"I want to give you this," she said, as she handed me a $20 bill. "I think what you're doing is really great."

"Well thank you, you don't have to do that, but I appreciate it very much," I said, surprised.

"And I wanted to tell you something, and I don't want to sound crazy, but I'm a Christian lady and I just felt like God put it on my heart as we were leaving that I needed to come back and tell you this. I have this friend who always reminds me that it's up to us to choose to have a good day. No matter what happens, it's really up to us whether we decide it is a good day or not. So, whatever that may mean to you, I just felt like I needed to tell you that. Make it a good day."

I was stunned. I was certain I hadn't let on what an emotional roller coaster that day had been. I snapped a photo of them getting on the bike knowing i'd remember that moment forever.



I know this isn't necessarily the "forum" for discussion of God or religion, but this is my ride report and you can deal with it.

That experience was the clearest, most real occasion of God speaking to me that I have had to date. I cannot do the story justice. I know it may seem simple and mostly insignificant to most, but I cannot begin to explain how anointed it felt. It was as if God himself had put his hand on my shoulder and encouraged me. I'm not the sort of person who has a list of experiences like this a mile long, and it really spoke to me. It was clear to me in that moment that I was meant to do this trip and that God would be with me every mile of it. He'd given his stamp of approval, no doubt.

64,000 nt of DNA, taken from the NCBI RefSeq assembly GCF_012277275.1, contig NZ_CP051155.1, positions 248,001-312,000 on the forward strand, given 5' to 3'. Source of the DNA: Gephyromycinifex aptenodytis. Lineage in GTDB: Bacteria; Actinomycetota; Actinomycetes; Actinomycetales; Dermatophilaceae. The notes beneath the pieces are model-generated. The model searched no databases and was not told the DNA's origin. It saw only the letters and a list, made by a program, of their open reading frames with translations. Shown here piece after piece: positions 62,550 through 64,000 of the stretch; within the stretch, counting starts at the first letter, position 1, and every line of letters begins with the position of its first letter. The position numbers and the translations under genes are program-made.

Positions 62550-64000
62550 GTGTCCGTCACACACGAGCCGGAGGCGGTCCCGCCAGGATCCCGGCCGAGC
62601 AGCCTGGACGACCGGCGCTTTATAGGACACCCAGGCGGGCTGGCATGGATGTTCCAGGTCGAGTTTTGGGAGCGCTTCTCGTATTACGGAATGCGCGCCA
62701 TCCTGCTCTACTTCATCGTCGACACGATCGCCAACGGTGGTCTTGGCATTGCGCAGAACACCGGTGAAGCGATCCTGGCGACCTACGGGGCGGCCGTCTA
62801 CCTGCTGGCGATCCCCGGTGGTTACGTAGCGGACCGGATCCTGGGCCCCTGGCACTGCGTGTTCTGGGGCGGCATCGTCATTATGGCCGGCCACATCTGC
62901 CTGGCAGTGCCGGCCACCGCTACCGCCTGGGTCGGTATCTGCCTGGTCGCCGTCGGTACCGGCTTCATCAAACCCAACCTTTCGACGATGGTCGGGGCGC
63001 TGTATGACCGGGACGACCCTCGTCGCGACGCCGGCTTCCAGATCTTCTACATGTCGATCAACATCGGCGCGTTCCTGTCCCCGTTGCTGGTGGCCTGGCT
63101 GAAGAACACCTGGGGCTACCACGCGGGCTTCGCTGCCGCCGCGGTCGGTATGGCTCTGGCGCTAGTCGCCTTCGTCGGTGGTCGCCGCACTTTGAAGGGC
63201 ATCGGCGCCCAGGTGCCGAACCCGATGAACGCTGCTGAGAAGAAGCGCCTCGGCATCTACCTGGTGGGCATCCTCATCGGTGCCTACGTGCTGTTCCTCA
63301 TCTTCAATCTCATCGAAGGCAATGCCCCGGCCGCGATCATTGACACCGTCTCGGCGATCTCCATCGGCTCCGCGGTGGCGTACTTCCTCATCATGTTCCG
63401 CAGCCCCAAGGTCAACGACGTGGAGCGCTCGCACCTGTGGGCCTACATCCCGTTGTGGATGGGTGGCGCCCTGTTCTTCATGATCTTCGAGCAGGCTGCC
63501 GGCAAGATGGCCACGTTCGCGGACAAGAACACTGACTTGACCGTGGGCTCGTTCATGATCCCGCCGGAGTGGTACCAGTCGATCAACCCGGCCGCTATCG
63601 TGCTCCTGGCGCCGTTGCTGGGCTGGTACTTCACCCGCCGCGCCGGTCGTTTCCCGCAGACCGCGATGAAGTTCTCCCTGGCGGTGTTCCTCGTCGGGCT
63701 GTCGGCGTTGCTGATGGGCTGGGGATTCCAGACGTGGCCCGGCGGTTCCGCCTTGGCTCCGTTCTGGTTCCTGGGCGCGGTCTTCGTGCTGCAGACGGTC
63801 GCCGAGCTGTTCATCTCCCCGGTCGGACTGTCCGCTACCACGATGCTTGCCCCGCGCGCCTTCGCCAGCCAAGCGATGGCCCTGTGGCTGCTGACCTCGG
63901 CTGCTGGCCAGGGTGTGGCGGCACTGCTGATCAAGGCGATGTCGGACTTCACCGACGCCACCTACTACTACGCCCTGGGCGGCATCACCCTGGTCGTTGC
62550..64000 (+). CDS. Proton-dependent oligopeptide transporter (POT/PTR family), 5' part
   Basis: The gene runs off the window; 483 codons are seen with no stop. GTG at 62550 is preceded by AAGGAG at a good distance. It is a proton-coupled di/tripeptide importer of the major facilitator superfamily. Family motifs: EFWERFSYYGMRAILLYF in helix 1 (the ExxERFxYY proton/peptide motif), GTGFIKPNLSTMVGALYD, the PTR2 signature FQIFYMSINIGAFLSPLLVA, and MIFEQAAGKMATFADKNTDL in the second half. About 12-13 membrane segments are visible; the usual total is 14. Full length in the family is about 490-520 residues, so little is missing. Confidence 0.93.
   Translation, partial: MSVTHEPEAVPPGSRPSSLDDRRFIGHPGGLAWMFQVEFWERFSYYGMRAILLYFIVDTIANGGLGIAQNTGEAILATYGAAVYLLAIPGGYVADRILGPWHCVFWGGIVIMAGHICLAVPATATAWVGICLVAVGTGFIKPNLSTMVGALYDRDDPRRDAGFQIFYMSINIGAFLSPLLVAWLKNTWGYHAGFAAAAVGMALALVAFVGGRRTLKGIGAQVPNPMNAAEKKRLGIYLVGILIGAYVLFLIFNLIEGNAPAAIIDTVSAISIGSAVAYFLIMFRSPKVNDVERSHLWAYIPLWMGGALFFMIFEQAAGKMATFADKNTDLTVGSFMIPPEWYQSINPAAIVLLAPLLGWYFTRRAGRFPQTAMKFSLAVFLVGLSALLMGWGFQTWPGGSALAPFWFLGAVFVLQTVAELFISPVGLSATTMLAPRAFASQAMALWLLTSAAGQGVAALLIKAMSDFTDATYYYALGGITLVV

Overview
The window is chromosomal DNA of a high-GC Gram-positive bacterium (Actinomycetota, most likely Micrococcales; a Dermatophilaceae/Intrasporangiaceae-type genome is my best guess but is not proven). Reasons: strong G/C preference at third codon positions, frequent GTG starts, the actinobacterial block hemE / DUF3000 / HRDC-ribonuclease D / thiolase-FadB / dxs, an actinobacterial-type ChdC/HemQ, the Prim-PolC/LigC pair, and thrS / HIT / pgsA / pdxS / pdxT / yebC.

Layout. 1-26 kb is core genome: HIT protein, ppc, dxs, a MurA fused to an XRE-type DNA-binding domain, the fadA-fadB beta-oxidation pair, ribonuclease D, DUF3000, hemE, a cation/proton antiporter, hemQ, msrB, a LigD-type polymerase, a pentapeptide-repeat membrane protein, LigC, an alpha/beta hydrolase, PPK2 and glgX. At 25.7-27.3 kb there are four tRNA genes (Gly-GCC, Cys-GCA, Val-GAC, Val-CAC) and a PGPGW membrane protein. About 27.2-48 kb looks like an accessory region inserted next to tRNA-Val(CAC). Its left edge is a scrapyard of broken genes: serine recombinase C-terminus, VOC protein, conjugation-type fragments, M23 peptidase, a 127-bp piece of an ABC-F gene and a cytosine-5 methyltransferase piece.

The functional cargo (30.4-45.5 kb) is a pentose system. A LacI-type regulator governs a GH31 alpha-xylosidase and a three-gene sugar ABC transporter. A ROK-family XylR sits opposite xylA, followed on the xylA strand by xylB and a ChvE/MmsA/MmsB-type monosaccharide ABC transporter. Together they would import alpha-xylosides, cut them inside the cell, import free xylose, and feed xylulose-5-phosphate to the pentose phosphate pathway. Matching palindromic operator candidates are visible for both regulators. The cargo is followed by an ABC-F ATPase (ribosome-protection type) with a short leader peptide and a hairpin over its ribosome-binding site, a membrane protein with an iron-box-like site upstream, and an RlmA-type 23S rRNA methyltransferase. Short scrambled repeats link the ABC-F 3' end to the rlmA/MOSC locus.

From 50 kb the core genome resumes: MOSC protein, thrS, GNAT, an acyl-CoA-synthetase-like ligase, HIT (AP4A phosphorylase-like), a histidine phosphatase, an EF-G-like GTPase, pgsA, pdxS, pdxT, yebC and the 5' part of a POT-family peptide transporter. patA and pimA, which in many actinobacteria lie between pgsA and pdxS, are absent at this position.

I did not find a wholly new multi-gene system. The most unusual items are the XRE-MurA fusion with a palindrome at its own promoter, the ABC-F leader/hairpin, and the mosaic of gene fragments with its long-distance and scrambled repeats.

I stopped and took pictures of myself at this big windmill farm I came across. I remember thinking how majestic they looked. After so many miles of flat corn they made an impression.







Anyway, several hundred miles later I made it to Omaha, NE, shortly after sunset, ending a day I'd not soon forget.

More to come...
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Current Steeds: '08 FJR1300 | '02 DR650
Former Steeds: '99 DR650 | '02 DR650 | '09 DL650 | '07 B1250
9 states left to ride: WI, MN, ND, SD, UT, OK, KS, AK, and HI.
First Trip on 2 Wheels. 10,000 miles. 21 years old.
NC to Maine for Lobster Dinner
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Old 04-03-2013, 03:42 PM   #56
Eagletalon
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Thanks for sharing this report with us. I'm also a Christian and I'm a believer that God can speak to us in anyway and it is up to us to take it or leave. I'm in as well so keep it coming!

Later
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Old 04-03-2013, 04:05 PM   #57
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Good stuff.
Real good.
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Old 04-03-2013, 04:11 PM   #58
Brent T
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Great Story

Enjoying it and looking forward to the next chapter!
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Old 04-03-2013, 05:03 PM   #59
ukturfrocks
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Glad you are enjoying this trip. It is an excellent experience to get up and go. Wish I would have be younger when I started traveling on 2 wheels cross country. be safe enjoy
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Old 04-03-2013, 07:04 PM   #60
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That's a really nice start to what appears to be a great ride report. I'd have to agree with you about God and riding.. without waxing too philosophical I would say that God speaks a lot more clearly when you're in the saddle or nearby one.

I think God likes motorbikes.

Safe travels in your future adventures friend.